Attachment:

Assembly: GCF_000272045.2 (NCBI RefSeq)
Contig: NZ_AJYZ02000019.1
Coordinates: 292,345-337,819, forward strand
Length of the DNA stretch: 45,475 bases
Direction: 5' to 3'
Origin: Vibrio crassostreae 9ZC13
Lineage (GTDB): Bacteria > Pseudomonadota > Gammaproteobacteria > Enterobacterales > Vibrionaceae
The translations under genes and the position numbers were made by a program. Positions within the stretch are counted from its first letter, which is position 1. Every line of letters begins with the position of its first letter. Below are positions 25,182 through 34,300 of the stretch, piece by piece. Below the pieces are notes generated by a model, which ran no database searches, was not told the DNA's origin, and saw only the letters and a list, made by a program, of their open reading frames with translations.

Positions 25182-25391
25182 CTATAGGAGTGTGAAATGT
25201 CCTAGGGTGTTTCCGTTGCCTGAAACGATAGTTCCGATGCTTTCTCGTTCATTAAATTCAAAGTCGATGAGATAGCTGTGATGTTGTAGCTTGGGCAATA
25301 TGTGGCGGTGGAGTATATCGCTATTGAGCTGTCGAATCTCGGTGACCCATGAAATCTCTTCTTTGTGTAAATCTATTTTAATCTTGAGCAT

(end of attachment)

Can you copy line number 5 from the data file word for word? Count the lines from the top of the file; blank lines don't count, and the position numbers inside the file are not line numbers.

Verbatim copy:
Direction: 5' to 3'